Conor took a few deep breaths, and stormed off towards the back door of The Block that was always broken. We walked inside, and headed up the stairs. I opened the door to the second floor, where most of our friend's apartments were, but Conor kept going. "I'm going up to Sias's," he said. He started skipping steps to get up to the fourth floor. I yelled the movie time after him, so he wouldn't forget. He didn't respond, and I went to find everyone else.

An hour later, we were in the lobby of the movie theater, and Sias walked in. Alone. Conor wasn't with him, so I asked where he was.

"Oh he went home," said Sias.
"Went home?" I said. "He chose the movie."
"Said he didn't feel like seeing it anymore and left."
"Was he still mad that I wouldn't let him fight that guy?"
Sias chuckled a little bit, "He mentioned something about that. He said the guy was talking shit."
I opened my mouth to say something, but just took a deep breath and went into the theater, Sias laughing behind me.

I didn't see Conor for almost a week. When I finally ran into him later that weekend, he walked straight up to me, with his huge goofy smile that you could always see from across the room. He shook my hand and led off with his signature, "Oh hey."
"You missed the movie," I said.
"Yeah..." he said. "Hey, I'm really glad you didn't let me fight that guy."
"Just trying to keep you out of trouble," I said, sort of laughing.
"I was so mad at you though. For like three days. I didn't even go to The Block. I was just at home being like, 'man, fuck Trevor.' I was so mad."
"I know."
"Then someone else said they liked my jacket. And I was like 'wait maybe that guy really did just like my jacket!' And then I felt way bad."
"God damn it, Conor."
Then we both started laughing.

That wasn't an isolated incident. It happened more times than I can count, and I don't think it was an experience unique to me (everyone was really good at getting into trouble back then) because everyone else treated him like a little brother, too. Every one of us was almost more invested in Conor's well being than our own, so we all tried to keep him close.

Conor was always passionate about anything and everything. He made up his mind in a split second, and there was almost no way to get him to change it. Sometimes it got him into trouble, but other times—especially when he got older—it turned into a story that made everyone laugh because of how ridiculous it was. That was one of the things I loved about him. If he wanted to, he could turn any situation into a positive one, and he often did. It was one of his best qualities, and one that made everyone become his best friend in an instant.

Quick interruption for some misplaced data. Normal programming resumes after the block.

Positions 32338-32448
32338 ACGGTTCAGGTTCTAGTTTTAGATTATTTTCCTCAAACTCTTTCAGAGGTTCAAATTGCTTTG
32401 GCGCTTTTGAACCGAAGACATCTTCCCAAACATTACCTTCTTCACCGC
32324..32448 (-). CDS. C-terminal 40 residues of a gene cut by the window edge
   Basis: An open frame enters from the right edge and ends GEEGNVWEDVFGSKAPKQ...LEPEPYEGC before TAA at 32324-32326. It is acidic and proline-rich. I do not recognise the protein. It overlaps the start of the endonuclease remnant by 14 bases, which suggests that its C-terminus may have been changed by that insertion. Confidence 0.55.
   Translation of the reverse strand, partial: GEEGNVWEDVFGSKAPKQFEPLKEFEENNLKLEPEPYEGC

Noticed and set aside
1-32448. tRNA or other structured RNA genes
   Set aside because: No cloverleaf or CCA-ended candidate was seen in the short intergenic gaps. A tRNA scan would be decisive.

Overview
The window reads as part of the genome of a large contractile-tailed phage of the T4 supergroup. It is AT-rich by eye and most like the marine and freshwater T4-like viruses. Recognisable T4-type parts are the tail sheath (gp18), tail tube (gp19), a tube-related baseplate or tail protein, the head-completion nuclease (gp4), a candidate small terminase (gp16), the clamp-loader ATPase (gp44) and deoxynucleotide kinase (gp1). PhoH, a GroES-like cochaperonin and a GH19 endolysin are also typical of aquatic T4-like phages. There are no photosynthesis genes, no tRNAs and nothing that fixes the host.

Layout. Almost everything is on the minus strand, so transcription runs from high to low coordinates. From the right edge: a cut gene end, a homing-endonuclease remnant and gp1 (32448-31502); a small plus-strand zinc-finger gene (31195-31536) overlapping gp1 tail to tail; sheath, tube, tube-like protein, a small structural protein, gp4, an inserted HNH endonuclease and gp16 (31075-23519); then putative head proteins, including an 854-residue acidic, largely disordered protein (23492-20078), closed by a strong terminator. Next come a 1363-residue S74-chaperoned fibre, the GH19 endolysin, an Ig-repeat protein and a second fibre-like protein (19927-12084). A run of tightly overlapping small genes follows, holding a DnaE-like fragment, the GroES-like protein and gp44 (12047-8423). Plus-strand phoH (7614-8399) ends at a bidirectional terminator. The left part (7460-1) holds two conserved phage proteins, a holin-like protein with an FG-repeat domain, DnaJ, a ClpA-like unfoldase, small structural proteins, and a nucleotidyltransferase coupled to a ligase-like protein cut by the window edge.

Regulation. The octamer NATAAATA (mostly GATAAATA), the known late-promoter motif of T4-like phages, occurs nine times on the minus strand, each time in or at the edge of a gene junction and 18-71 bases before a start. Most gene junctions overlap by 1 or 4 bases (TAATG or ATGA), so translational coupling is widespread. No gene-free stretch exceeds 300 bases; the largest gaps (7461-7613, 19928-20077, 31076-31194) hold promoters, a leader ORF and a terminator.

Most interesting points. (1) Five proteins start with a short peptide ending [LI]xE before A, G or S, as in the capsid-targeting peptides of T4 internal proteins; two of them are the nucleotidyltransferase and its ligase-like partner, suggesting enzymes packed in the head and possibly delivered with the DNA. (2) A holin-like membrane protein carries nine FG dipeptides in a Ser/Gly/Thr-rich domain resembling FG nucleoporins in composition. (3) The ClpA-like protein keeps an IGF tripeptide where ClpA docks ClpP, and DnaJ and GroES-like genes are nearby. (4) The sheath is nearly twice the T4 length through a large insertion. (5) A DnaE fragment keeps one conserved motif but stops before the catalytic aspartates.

The last few years, I never saw you on purpose, but I always saw you. I never knew where you were or what you were doing, but I always knew I might see you at any given moment. It was kind of a running joke that if we just started talking about you, your ears would start burning, and you'd show up. It was always about fifteen minutes after everything had ended and we were all trying to go home, but you would always just show up, two-stepping across the street trying to make us laugh, and extend the party for a little bit longer.

Every single time I saw you it made me happy. Even if it had been six months, we picked up right where we left off. Sometimes you'd just appear, crouched next to me on the side of the stage at a show, waiting for the perfect opportunity for a stage dive, promising me that you wouldn't hit any pedals, but always hitting at least one of them. Other times, I'd see you at a random restaurant, or walking through the streets on a summer night. You were always traveling, always saving money for the next thing. I was always a little jealous of your adventures, but I loved hearing about them, and always told you that I was coming along on the next one. I knew I was always in for a good story whenever we crossed paths, and I looked forward to seeing you every time.

I still look forward to seeing you again. Rest in power, Conor. Every adventure I go on from here on out is in your honor, and I promise to go on a lot of them. Just for you.